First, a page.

BASI Ski instructor - is it worth it?

Discussion in 'Sports, Adventure Training and Events' started by WildGoose, Feb 16, 2007.

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  1. Dear all,

    I'm currently considering investing some of my hard earned cash in the BASI Trainee Alpine ski instructor course. Can anyone advise me if this is worth it?

    Assuming I go on to get the full instructor qualification, how hard is it to get accreditation to use in Europe?

    All advice appreciated


  2. I did the BASI Trainee instructor course in 2001, it was really good as far as a performance course goes, but I wasn't smitten with BASI as an organisation. A mate (BASI 2) recommended the Canadian route which I did in Andorra, thoroughly enjoyed it, cheaper than BASI and less time consuming. Have a shufty at
  3. BASI is now a fully European Accreditted qual.
  4. Don't forget there's progression in the various instructor schemes so make sure you're comparing like for like.

    BASI are aligned with the other European and International schemes but the Alpine nations like France put restrictions on who can teach there.

    For BASI this means:
    Trainee Instructor : It's "Just that"! it's only a foundation to get the first rung on the ladder. Employment value borders on nil.

    Ski Instructor (BASI 3): International qualification that allows you to work in Australia, Canada, Switzerland, New Zealand and America amongst others. Italy & Andorra, however ask you to complete an additional training course (about a week) to work there.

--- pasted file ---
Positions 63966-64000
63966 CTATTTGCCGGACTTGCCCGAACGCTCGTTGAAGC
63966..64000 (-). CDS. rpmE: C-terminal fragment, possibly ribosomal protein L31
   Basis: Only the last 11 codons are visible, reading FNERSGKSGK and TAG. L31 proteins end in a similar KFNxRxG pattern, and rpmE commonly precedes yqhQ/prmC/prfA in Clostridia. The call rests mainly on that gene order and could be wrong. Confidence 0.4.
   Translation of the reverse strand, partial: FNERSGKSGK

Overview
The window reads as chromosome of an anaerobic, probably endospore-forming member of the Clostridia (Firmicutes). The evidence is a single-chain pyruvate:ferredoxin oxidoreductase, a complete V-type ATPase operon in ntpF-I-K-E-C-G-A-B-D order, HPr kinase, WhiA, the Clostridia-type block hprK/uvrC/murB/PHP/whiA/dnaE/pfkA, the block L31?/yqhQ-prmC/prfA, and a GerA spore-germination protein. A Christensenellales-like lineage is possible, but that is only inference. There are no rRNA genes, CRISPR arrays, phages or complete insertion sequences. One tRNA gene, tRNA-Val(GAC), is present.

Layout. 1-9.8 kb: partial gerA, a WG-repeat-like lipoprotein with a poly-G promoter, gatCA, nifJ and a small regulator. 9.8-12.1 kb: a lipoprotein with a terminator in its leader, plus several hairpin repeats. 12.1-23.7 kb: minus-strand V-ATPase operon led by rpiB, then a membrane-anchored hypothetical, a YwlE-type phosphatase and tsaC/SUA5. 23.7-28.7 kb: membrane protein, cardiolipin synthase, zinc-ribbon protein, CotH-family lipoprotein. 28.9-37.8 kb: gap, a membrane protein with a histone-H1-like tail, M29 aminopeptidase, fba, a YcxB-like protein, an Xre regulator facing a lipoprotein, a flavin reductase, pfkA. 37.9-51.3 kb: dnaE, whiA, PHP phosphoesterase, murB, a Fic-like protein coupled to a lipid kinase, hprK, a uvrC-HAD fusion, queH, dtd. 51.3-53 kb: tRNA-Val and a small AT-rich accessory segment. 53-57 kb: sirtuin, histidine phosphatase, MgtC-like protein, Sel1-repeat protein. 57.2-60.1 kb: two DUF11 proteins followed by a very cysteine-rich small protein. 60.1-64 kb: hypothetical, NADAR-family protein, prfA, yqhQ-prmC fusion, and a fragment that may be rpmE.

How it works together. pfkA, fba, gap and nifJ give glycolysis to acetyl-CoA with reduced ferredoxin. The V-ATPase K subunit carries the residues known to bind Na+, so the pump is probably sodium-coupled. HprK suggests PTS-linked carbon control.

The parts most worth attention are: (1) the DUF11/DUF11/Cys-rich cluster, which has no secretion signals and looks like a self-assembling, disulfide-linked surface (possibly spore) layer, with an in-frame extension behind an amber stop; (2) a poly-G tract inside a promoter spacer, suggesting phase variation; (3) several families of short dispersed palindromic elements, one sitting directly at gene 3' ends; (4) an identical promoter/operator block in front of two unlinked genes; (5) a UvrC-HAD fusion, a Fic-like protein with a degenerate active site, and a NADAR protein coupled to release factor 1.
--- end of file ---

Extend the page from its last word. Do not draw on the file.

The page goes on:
You can teach military groups if you have Tour Leader Training (TLT) but need to go on an instructor induction (HQ ATG (G)) or JSSI to award BSP & ASP qualifications.

    As a newly qualified BASI 3 expect to get the kid's groups and not much more than lift pass and living costs.

    In France and Austria BASI 3 puts you in their "trainee instructor" bracket and you need the Euro speed test and/or BASI 2 Ski Teacher qualifications to teach privately.

    Euro Speed test: You are set on a GS race course against a FIS rated ski racer. Apparantly your abiity to teach is equal to how fast you can get down a piste.

    BASI 2: After 200 logged hours teaching you can start the training for BASI's next level. More time, effort and money and a second language & snow discipline. Gives you wider acceptance, more job opportunities and better pay.

    If you just want to do loads of skiing without making it a career also look at: : Ski Club GB will get you qualified as a Rep/guide for a fraction of the cost, let you work in France etc. and still cover your expenses. : Provide ski accomodation from a month to a whole season at a lot less than it costs to become an instructor.
  5. Thanks guys - that's all really useful.
  6. Indeed. Although I got my qualifications through Ecole du Ski Français , the glorious Republic of France is only allowing French nationals who hold an ESF qualification to be employed in France. Oddly, 62 of the 63 state registered ski schools are disputing this ruling (the 63rd being ESF). It's the same situation now as a decade ago, when I passed my courses.

    When I got my training in the early 90's, the BASI was a bit of a joke. Nowadays, it's a solid course with well recognised accreditation. shows just how well developed the courses have become. So much so, I may reaccredit with BASI.
  7. i went the canadian route (more for interests sake rather than a job - not enough money in it!). The CSIA system is well thought out, and if you want to teach and don't mind the pay, work isn't too hard to find over there. I dont have the level 3 (internationally certified) so I havent looked at the prospects for CSIA types in europe.

    If you go the canadian route, I would also reccomend doing the CSCF courses. (canadian ski coaches federation) There is a lot of cross-over between the associations, although I much prefer the more 'race' style skiing of the CSCF. (more carving, less snow-plough!)

    if you want more info - csia and cscf web sites